More Americans are questioning if college is worth it

backside graduation hats during commencement success graduates of the university, Concept education congratulation.
backside graduation hats during commencement success graduates of the university, Concept education congratulation. Photo credit Getty Images
By , Audacy

It's no secret that the cost of college in the United States has gotten out of hand, as the outstanding federal student loan balance has reached $1.620 trillion among 43 million borrowers with an average federal student loan debt balance of $37,667 per person, according to Education Data Initiative.

With the average cost of a four-year college currently at $35,331 per student per year, many people are beginning to doubt the positive impacts college has on the United States.

Only 55% of Americans feel that colleges and universities have a positive impact on the country, as the belief has dropped by 14 percentage points since 2020, according to the think tank New America's Varying Degrees 2022 survey.

The survey was conducted this past spring and questioned over 1,500 Americans who were 18 and older. The survey's margin of error was +/- 3.47%.

Taking a deeper look at who believed college and universities have a positive impact on the country, 73% of Democrats thought that they did, while only 37% of Republicans felt college has had a positive impact in the U.S.

The survey also listed different types of higher education, ranging from public community colleges to for-profit colleges and universities, and asked people which type are worth the cost. 81% believed that public community colleges were worth the cost, and 67% felt the same for public four-year colleges and universities.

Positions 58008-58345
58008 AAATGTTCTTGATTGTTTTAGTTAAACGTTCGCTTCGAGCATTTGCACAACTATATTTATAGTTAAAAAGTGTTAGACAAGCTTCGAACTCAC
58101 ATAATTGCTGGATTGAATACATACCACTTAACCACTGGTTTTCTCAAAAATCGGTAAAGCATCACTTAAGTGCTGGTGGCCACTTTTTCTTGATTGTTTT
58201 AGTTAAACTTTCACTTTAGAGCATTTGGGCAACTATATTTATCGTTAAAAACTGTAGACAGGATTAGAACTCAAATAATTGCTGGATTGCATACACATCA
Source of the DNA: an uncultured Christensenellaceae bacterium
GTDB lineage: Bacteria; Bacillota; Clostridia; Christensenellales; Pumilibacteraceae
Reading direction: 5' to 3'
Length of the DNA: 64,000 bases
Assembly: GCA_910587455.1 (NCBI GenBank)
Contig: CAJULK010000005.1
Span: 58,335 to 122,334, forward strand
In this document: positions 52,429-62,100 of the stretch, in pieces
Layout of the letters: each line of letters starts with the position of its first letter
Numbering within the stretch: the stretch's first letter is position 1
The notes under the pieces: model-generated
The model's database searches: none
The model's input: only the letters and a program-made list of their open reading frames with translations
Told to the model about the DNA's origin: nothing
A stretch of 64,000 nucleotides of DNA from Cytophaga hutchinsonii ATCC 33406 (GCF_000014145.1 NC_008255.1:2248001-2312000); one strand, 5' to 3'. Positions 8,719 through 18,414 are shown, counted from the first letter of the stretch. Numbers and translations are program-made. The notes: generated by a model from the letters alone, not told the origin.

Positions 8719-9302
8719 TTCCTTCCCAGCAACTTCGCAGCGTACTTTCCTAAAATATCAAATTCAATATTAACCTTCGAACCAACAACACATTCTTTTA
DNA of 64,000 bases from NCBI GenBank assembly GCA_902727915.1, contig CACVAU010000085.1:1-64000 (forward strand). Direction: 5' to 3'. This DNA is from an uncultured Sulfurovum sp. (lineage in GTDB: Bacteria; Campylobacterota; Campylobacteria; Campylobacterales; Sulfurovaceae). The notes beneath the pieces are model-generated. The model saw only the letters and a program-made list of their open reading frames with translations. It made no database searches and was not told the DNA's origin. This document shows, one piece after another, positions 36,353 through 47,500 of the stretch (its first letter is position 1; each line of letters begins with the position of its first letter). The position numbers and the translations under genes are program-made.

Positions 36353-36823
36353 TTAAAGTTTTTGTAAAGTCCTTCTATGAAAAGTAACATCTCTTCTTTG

However, just 53% of people felt that private non-profit colleges and universities were worth the cost, and even less (41%) believed that for-profit colleges and universities were worth it.

The survey then asked, "Who should be more responsible for funding higher education?" The participants were given the options of either the government "because it is good for society" or students themselves "because they personally benefit." The 2022 results showed that 57% of people believed the government should be responsible, while 41% think the students should be responsible for the cost -- as the results were identical to 2021.

Although, those numbers are down from 2019 and 2020 when 63% believed the government should be funding higher education, compared to 35% saying it should be on the students. 77% of Democrats believe that the government should cover the cost of higher education, while only 36% of Republicans felt that way.

"Even though the share of Americans saying that the government should fund higher education because it is good for society has declined since 2019, a strong majority still say that states (80 percent) and the federal government (78 percent) should spend more tax dollars on educational opportunities after high school to make them more affordable," the survey findings said.

Overall, 30% of people believed that a Bachelor's degree was the minimum level of education needed to ensure financial security for an immediate or close family member. 27% said it was just a high school diploma or GED, while 18% said technical certificate, and 16% said Associate degree. Only 7% believed the minimum education needed was a Master's degree, and just 2% thought it was a doctoral or other professional degree.

Only about half of people in the survey (52%) agreed that Americans can get an affordable, high-quality education after high school, while 49% of Democrats believed that compared to 60% of Republicans.

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